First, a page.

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James Jackson Steamboat Explosion

35 persons dead and injured after leaving Shawneetown, IL, September 21, 1851

At 9:00 AM, while leaving Shawneetown, IL, the steamboat James Jackson blew up, killing and injuring 35 persons aboard. It came at a time when steamboat explosions were reaching a peak across the country, mostly due to overworked boilers, poor maintenance, and tight schedules.

John Hughes, engineer of the James Jackson, claimed that the water level was low, causing sand to get sucked up into the pumps, thereby preventing them from filling the boilers. With passengers complaining about the late departure, the captain opted to depart before filling the boilers completely. Hughes had ordered the boiler fire decreased to prevent the boilers from getting too hot. Hughes had left for breakfast. When he returned, he found the boiler fire increased. With boiler water getting too low, and heat increasing, the explosion occurred. A more detailed accounting of the cause was printed in the Times-Picayune (New Orleans, LA), Saturday, October 18, 1851, page 1.

List of Dead and Injured

  • james jackson steamboat explosion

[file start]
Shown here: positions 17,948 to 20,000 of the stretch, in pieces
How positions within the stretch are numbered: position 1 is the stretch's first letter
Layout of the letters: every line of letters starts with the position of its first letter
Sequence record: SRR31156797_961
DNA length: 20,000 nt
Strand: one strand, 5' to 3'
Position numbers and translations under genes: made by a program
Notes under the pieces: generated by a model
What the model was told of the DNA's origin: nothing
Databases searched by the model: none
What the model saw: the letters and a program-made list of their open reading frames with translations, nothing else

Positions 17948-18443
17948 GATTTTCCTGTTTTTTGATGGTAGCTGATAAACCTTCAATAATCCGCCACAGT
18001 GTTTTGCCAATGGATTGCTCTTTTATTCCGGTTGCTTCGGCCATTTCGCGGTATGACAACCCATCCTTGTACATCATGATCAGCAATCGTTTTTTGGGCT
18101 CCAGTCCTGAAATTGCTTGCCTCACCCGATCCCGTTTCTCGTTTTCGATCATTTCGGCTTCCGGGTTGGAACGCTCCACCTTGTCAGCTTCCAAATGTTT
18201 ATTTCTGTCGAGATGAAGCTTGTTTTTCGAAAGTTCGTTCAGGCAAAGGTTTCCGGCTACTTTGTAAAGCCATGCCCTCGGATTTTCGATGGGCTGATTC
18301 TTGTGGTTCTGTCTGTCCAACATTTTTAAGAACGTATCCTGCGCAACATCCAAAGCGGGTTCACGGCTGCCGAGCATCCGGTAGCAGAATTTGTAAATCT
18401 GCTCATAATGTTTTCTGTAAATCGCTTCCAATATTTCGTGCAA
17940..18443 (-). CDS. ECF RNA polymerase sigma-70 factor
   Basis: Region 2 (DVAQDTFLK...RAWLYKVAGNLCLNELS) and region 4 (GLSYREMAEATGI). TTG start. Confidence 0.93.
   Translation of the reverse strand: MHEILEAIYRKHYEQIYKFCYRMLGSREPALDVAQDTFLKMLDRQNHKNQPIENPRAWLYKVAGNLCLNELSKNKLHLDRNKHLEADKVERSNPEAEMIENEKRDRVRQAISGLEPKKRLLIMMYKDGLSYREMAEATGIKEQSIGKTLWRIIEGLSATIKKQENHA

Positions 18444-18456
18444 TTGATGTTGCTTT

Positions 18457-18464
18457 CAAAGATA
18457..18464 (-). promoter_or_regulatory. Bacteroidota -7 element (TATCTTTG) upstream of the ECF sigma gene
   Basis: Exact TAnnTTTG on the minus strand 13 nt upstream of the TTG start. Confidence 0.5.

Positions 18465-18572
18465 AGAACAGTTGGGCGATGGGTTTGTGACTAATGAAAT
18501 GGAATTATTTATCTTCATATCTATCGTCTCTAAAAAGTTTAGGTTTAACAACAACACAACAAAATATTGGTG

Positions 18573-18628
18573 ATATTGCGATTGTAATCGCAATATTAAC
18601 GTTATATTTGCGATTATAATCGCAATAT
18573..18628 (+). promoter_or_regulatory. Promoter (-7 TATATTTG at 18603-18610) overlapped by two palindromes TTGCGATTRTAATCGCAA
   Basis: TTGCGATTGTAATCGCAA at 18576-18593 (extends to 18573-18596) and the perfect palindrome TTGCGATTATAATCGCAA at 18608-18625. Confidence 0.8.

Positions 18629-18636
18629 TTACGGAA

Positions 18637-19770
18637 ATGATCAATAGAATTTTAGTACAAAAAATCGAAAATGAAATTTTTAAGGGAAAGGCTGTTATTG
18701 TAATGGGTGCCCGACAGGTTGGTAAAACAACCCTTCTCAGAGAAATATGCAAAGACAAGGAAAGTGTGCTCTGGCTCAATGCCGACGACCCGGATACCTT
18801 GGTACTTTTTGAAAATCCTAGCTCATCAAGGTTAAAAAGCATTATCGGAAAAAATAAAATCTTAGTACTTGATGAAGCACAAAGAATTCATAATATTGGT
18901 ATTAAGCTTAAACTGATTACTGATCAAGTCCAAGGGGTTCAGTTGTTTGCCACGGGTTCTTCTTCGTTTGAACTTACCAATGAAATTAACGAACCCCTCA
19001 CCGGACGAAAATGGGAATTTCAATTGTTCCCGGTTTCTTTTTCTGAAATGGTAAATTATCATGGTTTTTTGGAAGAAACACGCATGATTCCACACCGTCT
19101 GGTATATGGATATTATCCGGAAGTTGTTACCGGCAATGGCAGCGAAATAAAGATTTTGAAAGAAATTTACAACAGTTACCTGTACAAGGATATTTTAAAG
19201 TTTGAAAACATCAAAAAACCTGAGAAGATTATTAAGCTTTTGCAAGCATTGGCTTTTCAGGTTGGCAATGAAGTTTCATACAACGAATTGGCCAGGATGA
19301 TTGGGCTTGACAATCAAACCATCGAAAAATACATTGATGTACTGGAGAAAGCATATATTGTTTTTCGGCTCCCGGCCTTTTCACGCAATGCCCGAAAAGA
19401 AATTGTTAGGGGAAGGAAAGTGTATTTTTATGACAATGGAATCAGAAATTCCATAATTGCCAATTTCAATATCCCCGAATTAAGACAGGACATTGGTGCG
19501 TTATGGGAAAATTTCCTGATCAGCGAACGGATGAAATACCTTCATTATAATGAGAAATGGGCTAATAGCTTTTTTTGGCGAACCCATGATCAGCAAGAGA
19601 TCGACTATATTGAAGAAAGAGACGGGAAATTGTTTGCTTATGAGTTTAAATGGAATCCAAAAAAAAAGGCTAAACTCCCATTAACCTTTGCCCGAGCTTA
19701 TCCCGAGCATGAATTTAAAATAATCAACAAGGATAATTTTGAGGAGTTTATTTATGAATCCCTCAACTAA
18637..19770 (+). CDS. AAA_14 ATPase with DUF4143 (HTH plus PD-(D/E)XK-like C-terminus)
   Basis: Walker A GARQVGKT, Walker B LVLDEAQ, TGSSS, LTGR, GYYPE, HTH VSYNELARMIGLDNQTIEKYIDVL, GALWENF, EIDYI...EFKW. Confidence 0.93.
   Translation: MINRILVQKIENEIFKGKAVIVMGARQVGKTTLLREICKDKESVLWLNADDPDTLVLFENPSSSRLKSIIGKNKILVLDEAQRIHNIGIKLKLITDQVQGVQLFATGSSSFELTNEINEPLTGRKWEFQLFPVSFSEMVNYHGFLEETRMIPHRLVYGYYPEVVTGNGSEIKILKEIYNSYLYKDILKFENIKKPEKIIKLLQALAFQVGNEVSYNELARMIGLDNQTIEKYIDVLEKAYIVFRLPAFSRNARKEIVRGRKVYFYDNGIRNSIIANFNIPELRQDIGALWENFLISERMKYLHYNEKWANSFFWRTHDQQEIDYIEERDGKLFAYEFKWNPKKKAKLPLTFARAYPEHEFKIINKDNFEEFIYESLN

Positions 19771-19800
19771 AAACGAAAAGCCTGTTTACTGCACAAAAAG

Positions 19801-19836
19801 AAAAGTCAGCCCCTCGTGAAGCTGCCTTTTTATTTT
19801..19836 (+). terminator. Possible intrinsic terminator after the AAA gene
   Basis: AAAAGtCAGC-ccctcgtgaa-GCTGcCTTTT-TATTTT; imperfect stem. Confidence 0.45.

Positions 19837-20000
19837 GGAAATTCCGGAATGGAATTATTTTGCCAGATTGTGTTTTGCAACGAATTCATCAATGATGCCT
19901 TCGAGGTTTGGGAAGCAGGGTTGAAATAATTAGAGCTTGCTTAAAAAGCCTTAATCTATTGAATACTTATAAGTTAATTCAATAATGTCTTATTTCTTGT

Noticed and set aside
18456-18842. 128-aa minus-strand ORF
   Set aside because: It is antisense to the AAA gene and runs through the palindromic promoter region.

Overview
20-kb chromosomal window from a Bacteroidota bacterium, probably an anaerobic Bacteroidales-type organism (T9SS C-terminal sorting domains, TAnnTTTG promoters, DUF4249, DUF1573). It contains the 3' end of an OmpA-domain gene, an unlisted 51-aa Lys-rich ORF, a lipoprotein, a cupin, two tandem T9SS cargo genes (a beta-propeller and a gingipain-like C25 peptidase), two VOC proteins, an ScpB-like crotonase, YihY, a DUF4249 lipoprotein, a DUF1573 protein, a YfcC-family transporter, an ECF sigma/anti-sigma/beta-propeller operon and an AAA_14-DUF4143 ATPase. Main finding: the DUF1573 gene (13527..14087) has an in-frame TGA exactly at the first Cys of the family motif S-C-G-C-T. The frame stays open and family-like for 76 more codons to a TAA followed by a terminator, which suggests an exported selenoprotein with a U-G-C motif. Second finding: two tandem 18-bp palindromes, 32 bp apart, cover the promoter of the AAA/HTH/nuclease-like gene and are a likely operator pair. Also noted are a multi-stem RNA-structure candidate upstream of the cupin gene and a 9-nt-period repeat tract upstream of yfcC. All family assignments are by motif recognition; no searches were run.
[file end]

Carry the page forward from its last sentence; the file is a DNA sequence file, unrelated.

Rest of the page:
Names of dead and injured were published in newspapers across the country. This transcription came from Albany Evening Journal (Albany, NY), Wednesday, September 24, 1851, page 2.

You can retrieve the full, high-resolution, newspaper article from GenealogyBank.


John Francis, of Louisiana, badly wounded and scalded
Phillip Rance, of Louisiana, killed
Capt. Holmes, of Natchez, killed
John Gromar, of Vera Cruz, wounded and scalded
Emanuel Brown, of New Orleans, scalded
Sol. Warren, negro, of Louisville, killed
Isaac C. Green, of Texas, killed
Moses Embray, of Columbus, Ohio, wounded
Austin Johnston, of New Orleans, killed
Judge Judas, killed
____ Coleman, a negro, killed
Dr. W. Wood, of Georgetown, KY, killed
Mr. Fisk, scalded
Eliza Pitts, of Georgetown, scalded
Mr. Silvy, of Ark. slightly wounded
Andrew Southworth, of Louisville, slightly wounded
Mr. S. Kimball, of Albany, badly wounded
Mr. William Mitchell of Georgetown, KY, badly scalded
Mr. Craff, seriously hurt
Charles Aloney, of Louisville, badly scalded
James Larkins, of Louisville, slightly wounded
William Warren, late of Providence, slightly scalded
Isaac Goode, of Mississippi, received several contusions
W. Garrett and wife, slightly scalded
James McFadden, of Baton Rouge, badly scalded
S.C. Thomas, of Tennessee, had his leg broken
Arnold Lashley, of Kentucky, received slight injuries
Mr. Beuil, of Mississippi, slightly scalded
R.S. Rashley, of Mississippi, slightly scalded
Mary Imson, and child, of Chillichothe, Ohio, killed
P.K. Cochran, of New Orleans, slightly scalded
Daniel Marshall, of Illinois, badly scalded
D. Hood, of Mississippi, killed
J.J. Mitchell, of Mississippi, badly wounded
A.C. Kun, slightly hurt
Judge C. Morgan, of Louisiana, slightly scalded
Col Stewart, of Penn., seriously wounded
R.E. McChatton, of Miss, badly hurt
A.L. Laron, of Miss., badly wounded
C.C. Shackleford, slightly burnt
Mr. McEwen and Dr. Clien, the two pilots of the boat, were slightly wounded

Some eight or ten others, who names could not be ascertained, were killed

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